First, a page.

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Introducing Overtime: A New Series Following 6 N.H. Women As The Pandemic Fades

Mary McIntyre

The COVID-19 pandemic has had a disproportionate effect on women. The demands of their homes, their heath and safety and their financial wellbeing have taken a tremendous toll.

NHPR's new series, Overtimewill explore how women have been getting through the pandemic and how they're moving forward as the pandemic fades. NHPR's health and equity reporter Alli Fam is leading this project, and she spoke with Morning Edition host Rick Ganley about her work so far. Below is a transcript of their conversation. 

Rick Ganley: Okay, first, can you tell us how this project came about? What made you want to devote this series to women in the pandemic?

Alli Fam: Yeah. So as you just pointed out, we've seen that this pandemic has had a disproportionate impact on women and those effects have been even more acute for women of color. And just watching that all unfold, I think it's also just become increasingly clear that so much of how our economy and our society is structured was really never made to support women. And so as the pandemic fades, I just wanted to make sure that we don't stop tracking that. And for me, I really wanted to do that in a way that felt rooted to New Hampshire and also in a way that felt really rooted in people's experiences. So through the stories of these women that we'll be following, we're going to hear the kind of deeply personal and intimate ways in which women continue to balance all of their obligations, that being ones that we would traditionally categorizes work, but also all of the kind of labor that they take on inside and outside of their jobs.

Ganley: My understanding is you've got half a dozen women you'd be following long-term here. What have been some of the challenges and struggles that you've seen or some of the themes that you're getting from the series as you've started out?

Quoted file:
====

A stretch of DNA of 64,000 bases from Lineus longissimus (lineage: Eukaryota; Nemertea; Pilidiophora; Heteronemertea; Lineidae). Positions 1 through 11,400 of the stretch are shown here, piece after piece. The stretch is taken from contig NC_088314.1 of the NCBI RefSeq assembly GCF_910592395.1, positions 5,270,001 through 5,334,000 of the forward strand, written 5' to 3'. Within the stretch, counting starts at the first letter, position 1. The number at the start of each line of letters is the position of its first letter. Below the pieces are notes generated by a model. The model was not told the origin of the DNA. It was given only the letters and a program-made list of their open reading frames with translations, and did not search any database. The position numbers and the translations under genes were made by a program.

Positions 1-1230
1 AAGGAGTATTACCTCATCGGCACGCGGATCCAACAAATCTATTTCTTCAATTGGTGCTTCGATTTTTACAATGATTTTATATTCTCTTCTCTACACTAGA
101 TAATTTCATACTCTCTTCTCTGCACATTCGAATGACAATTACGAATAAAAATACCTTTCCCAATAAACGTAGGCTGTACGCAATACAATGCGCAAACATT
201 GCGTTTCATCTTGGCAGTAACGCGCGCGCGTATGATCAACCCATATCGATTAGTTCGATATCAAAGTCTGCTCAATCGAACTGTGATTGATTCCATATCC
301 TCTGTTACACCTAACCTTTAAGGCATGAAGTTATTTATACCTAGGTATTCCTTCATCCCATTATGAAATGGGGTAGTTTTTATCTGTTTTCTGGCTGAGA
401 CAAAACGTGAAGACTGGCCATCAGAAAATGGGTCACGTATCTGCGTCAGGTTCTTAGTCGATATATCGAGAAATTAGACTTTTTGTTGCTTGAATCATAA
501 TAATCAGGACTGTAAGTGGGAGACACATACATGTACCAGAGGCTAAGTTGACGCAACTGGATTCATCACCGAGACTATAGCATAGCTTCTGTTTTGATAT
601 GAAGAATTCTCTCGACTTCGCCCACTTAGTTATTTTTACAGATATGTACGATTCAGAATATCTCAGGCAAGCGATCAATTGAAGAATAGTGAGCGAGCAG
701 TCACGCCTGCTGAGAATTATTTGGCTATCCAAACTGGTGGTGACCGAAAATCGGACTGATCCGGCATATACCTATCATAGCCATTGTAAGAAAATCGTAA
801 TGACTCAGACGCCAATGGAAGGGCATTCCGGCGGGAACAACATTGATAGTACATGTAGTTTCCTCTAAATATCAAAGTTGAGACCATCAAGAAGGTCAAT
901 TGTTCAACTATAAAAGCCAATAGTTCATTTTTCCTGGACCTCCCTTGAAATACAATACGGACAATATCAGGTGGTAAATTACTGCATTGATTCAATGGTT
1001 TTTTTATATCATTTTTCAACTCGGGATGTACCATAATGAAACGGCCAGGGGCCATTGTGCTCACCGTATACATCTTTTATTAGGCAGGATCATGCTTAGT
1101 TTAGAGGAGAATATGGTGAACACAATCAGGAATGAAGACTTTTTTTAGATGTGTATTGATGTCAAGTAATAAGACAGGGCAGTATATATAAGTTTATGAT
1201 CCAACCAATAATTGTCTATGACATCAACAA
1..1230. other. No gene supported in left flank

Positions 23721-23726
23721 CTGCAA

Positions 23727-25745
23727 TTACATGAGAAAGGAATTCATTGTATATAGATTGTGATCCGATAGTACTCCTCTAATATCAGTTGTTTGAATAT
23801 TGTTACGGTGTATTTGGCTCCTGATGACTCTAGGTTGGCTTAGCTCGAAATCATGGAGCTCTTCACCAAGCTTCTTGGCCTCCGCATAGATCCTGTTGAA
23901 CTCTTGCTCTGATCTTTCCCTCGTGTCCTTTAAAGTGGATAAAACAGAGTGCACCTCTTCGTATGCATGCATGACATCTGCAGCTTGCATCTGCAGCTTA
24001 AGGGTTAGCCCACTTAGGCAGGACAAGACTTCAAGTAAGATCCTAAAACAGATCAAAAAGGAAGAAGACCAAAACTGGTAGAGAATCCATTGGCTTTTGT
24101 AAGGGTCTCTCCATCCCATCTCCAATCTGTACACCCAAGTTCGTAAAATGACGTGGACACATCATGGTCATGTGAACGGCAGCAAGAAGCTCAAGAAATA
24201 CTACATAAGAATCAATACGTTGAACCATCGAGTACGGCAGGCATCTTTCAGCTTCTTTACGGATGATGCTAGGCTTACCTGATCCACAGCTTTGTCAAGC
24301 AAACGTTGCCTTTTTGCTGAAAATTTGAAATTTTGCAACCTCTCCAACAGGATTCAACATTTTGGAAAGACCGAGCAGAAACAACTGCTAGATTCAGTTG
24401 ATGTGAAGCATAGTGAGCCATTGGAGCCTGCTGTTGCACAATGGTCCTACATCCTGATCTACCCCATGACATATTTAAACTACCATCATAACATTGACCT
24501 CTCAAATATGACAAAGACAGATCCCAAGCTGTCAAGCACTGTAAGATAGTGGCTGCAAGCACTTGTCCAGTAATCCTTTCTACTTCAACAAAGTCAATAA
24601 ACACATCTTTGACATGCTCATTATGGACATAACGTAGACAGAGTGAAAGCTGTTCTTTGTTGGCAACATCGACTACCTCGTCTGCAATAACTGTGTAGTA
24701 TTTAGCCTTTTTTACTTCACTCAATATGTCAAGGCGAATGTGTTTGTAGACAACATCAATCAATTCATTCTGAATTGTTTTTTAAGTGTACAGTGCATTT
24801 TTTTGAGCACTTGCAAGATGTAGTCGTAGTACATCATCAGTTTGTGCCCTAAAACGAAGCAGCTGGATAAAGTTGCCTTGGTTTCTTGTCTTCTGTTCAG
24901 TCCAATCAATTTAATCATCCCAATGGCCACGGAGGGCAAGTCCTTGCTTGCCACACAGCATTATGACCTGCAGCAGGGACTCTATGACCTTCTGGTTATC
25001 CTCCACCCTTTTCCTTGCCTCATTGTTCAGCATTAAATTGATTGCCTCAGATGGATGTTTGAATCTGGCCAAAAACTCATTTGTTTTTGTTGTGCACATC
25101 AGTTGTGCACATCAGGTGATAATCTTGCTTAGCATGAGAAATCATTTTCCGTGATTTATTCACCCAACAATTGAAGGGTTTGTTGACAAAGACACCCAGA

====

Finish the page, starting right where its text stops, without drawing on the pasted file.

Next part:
Fam: Yeah, absolutely. I mean, it's tough to like say there are massive themes because everyone's experiences really are so different. But I think a lot of the stories I have heard have really been centered around the ways in which the pandemic has kind of forced women to renegotiate all of the different roles they take on in their lives. So whether that's motherhood, whether that's caregiving, whether that's friendship, whether that's being a coworker, because the pandemic has just forced these roles to collide in ways that are new. You know, you're on a Zoom meeting and your kid pops in, or you can't work remotely and then you're stuck with, do I take my kid to work or do I leave them at home while they're trying to do remote school?

Ganley: It's really complex, isn't it? I mean, there's so many different scenarios. But who are some of the women that we're going to be meeting in this series, Alli?

Fam: Yeah. So our first story is airing [Thursday], which I'm very, very excited about, and we will meet Vee Lewis. And short of getting COVID herself, a lot of the big ways in which this pandemic has uprooted life for people are things that she has experienced. She's lost loved ones. She herself was more at risk of catching COVID due to an autoimmune disease that she found out she had during the pandemic. Her sons are at home. She was navigating a pretty new job. But she's also the kind of person who's so, so, so driven to do the things that she loves, of which there are many. There's singing, there is her work as a union organizer, sewing. And so we're going to kind of hear from her about how she is renegotiating how she's going to do all these things that she loves to do as we transition away from the pandemic. And then with this project, we're aiming to, as you mentioned, feature six women. And we're going to be following stories from across the state. We'll hear about unemployment. We'll hear about immigration. We'll hear from someone who is getting a new business off the ground. So a lot of different types of stories.

Ganley: So we'll have the first story tomorrow. What are you hoping that listeners are going to take away from the series? What do you hope that they're going to learn, Alli?

Fam: Yeah, a few things. One, I'm definitely really hoping that these stories are going to resonate with our listeners and that folks will hear some of their own experiences or feelings reflected in these stories. And then simultaneously, I kind of also hope the opposite is true, where you hear something that is not something you experienced or not something you've seen. And you can kind of sit with that and you can recognize many of the different ways in which this pandemic has touched other folks in this state.

For many radio listeners throughout New Hampshire, Rick Ganley is the first voice they hear each weekday morning, bringing them up to speed on news developments overnight and starting their day off with the latest information.
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